Anyway, ipad OS updated, Blogsy app reinstalled to stop the crashing and now able to blog again, it is looking like this blogging thing might become regular again.

 

Saturday, October 11, 2014

Hello again, FO and NP

With FO being equal to finished object, and NP being a new project.

Way back in July of 2013 I started a cardigan for myself, Slanted Sleeven by Ankestrick, in a beautiful rusty read fingering weight yarn, 100% blue faced leister. The cargigan is lovely and has a slanted shoulder line inspired by the cut of Italian (and older) traditions of tailoring. Somehow the cardigan slipped off the working pile into a no-mans land of nothing, occasionally I would haul out the project and begin to knit again,

Everytime I oicked up this to knit it took time to reposition myself with where I was and what was to be done. Finally I began to dream of new projects and knew that my slanted Sleeven was a gate, sure I could cast on something new, but I knew I wouldn't actually cast on a cardigan until my slanted Sleeven was done. I took Slanted away with me to Christchurch, the only project on the road and now it is done. Blocked, buttons and being worn.

Also done is little cubs new safety hat, in hindsight I could have made the hat longer as I feel the turn up is a tad mean, I like them to be oversized chunky, but little up is adamant it is perfect. There is a chart, the beginnings of a pattern, and I thought I was being all clever making a reversible chart, one that would do for knitting the crown of the hat, and the chart could be turned180degrees and be read for the decreases. I now see there is a flaw in my plan - and need to fix the chart ....but for those who have asked if there is a pattern for this - there soon will be. There is also discussion about making one with a pink inside and lime green outer. I do have some lime green in stash. I feel that little cub has been so well looked after at school that a warm hat would be a great gift to her teacher.

And the new object? Well two, the weaving progresses, officially class is Monday night, but with a table loom one ca weave or work outside of class hours. In the last class I tied the warp to the front beam, and began to weave. Yesterday I wove at home, and I'm pleased with the way it is turning out. What I love about being guided by experts is that they have experience to suggest solutions to the problems beginners create. I brought handspun to weave with, one skein chain plied so sections of straight colour, the other three skeins three plied and mostly barberpoled three shades of blue. Christine's suggestions was to weave a narrow scarf, with one inch stripes in the warp, and to use the barberpole for every second warp stripe, and also for the warp. She is clever - the warp stripes provide a linear focus. Beyond that Christine suggested a twill weave that shifted direction with the warp stripes - making my rookie yarn choices interesting in a good way. And yes - there is something odd at the point the weaving turns over the front beam, I've checked and checked in real life this dosnt show, but in a photo it shows. The plies of that one ice of yarn sit oddly in the weaving there. Time to stop and wait for Monday to check in with Christine.

'Tother new object is a gansey for Bear. Ages ago at the Bruce woolen mill he spotted a silver grey yarn that he liked and bought enough for a sweater. Seems timely to knit it for him now that Sleeven is off the needles, the yarn is pale silver Gotland fiber, and I've been swatching. I started on 3.25 mm needles, worked a garter band and a ribbed band, moved to 3mm, then 2.75 mm and finally swatched some gansey patterns in knit and purl combinations before ending with a garter rib and bind off. I don't think bear believed it was a swatch, he kept asking if it was a sleeve. The kind of swatching that occurs when planning and developing is totally different to the swatch that is worked before following a designers pattern.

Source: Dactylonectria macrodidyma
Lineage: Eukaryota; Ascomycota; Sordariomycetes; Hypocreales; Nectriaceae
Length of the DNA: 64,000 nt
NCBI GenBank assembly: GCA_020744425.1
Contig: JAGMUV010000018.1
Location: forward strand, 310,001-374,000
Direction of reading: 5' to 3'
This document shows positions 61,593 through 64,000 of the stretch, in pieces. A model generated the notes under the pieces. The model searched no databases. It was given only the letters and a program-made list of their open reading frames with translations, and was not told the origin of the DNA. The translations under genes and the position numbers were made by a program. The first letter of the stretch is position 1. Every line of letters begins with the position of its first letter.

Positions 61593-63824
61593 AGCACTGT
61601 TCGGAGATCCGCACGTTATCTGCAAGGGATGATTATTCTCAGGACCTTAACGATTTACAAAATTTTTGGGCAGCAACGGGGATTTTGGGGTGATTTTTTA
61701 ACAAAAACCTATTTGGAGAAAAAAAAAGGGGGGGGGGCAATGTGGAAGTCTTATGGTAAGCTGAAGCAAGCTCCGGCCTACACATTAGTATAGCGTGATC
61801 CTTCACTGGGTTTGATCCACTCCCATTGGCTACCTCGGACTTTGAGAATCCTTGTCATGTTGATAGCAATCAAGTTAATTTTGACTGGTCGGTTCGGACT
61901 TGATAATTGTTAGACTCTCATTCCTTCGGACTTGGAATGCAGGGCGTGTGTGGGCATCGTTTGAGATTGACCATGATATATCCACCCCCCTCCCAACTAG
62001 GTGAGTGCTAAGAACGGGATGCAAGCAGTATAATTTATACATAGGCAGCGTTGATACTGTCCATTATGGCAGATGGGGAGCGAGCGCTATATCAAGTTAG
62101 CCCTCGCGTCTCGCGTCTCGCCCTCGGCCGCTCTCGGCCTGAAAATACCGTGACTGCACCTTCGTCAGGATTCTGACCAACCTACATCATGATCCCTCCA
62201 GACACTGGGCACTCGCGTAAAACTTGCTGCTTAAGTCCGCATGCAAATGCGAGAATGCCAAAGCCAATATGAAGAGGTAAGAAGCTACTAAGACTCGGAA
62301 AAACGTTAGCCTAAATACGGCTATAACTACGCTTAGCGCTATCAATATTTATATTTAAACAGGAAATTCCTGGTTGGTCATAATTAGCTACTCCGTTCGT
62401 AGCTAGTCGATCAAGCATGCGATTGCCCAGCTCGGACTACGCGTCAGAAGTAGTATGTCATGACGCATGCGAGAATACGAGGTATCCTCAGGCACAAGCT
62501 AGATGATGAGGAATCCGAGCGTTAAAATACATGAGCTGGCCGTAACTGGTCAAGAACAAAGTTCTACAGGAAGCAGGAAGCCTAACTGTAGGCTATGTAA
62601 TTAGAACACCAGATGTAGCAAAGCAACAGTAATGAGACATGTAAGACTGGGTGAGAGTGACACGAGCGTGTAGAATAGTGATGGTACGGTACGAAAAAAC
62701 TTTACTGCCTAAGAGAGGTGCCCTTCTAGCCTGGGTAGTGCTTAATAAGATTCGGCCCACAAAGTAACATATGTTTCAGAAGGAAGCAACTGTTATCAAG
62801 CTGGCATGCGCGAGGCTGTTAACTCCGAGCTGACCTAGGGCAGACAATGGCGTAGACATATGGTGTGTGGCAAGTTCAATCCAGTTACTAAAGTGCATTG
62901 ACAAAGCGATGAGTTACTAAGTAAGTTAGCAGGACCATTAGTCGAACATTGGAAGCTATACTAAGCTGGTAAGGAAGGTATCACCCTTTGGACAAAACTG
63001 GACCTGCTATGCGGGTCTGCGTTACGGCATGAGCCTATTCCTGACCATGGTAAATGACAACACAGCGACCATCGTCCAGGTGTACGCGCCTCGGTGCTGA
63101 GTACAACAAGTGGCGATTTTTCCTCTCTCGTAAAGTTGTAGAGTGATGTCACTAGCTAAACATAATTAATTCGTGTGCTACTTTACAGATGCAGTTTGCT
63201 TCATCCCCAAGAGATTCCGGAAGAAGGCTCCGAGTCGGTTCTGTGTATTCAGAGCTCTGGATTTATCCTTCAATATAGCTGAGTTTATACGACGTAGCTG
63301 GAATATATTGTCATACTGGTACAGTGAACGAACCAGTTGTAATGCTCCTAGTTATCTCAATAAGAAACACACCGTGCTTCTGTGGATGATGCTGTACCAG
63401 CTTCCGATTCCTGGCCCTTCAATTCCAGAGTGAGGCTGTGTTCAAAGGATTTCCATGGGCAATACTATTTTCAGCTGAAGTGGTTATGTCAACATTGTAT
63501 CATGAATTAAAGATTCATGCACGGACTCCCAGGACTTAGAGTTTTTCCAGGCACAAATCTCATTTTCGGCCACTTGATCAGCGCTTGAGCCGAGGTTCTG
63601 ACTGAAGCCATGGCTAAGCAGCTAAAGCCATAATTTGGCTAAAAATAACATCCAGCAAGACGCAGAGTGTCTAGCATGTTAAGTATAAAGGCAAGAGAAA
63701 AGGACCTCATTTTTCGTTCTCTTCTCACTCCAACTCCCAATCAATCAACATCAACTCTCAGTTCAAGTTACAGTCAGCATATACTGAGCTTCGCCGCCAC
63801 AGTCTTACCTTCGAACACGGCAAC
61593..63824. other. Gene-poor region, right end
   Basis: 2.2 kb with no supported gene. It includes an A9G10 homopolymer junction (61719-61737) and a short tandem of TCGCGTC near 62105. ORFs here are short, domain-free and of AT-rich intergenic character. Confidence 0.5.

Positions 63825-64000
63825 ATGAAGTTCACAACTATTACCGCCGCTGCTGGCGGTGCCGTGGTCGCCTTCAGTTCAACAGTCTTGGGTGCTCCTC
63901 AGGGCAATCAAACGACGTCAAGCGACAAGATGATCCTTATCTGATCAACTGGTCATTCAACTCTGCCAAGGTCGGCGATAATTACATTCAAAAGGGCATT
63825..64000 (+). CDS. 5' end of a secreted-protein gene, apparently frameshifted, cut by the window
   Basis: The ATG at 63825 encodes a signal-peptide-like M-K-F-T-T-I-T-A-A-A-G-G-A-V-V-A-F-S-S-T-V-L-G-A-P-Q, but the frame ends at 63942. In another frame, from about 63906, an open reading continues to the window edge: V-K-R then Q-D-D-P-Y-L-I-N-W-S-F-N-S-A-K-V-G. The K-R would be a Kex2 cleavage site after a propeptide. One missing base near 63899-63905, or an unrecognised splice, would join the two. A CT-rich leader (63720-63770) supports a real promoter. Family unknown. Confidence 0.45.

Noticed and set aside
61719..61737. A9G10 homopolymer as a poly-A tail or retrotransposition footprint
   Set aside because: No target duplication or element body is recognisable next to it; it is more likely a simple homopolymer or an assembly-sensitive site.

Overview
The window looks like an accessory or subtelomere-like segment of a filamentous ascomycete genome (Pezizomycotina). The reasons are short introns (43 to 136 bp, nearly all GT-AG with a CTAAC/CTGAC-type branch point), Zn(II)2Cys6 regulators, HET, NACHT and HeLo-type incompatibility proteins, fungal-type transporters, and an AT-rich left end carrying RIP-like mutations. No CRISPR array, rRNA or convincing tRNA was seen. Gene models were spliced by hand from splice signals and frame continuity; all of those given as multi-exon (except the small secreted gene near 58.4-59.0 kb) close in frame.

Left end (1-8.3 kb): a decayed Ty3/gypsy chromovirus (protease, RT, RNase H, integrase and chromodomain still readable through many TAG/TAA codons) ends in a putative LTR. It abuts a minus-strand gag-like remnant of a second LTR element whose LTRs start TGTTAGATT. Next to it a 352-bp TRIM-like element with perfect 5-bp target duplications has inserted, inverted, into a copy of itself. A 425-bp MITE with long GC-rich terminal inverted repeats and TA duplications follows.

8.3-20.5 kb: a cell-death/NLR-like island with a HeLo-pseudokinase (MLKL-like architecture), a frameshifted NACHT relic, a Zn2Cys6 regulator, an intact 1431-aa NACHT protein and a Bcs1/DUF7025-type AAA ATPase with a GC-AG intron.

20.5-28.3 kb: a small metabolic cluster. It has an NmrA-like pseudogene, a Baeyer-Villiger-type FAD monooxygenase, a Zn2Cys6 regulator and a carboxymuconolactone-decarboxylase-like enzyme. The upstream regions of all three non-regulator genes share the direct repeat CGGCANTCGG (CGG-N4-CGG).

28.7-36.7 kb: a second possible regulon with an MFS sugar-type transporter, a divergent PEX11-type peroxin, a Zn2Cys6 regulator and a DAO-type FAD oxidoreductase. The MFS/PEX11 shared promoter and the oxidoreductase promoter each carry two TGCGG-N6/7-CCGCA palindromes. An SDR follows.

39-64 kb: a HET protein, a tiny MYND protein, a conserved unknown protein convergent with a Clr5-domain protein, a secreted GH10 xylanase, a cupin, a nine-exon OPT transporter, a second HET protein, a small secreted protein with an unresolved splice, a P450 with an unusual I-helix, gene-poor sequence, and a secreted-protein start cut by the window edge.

The swatch went to knit night, and was passed around for feedback. The prefered gauge was on 2.75 and 3mm needles, 2.75 for the look of the fabric, and 3mm for the feel of the fabric. I decided edges and ending were to be 2.75mm and the body on 3mm needles. While at knit night I wound half the yarn into center pull balls on my nostephinne.

I washed the swatch, and dried it, and then I planned, using a schematic drawn from one of bears favorite sweaters, this provides the length, width, and other details so I don't have to guess what he wants. Yes I can use body measurements, but somehow that still involves guessing the amount of ease and where on the body things should sit.

 

 

And I've begun, the garter welts are done, and on to a small band of garter rib above the welts. This is to be a gansey with traditional shadeing gussets at the underarm, and his initials, but the yarn is a two ply wollen so the knit and purl patterns don't show up so well. The fabric fluffs, and I expect will continue to fluff, that fluffy haze will of secure fiddly texture knitting so I may as well avoid planning features that won't show. If I'm bored by the time I knit to the chest I will do fancy stuff - if not then garter welts separating garter rib will be enough. Simple is sometimes the best.

Stella

 

Sunday, September 28, 2014

The most exciting part of any project

is debatable, when I start a project I feel that finishing is the exciting bit, when I finish something I think starting is the most exciting. In the middle of the project starting something new and finishing both seem more exciting. Odd really, as I think of myself as a process knitter. But starting and finishing are key processes in a project, so maybe the emphasis shifts depending on where I am in the process.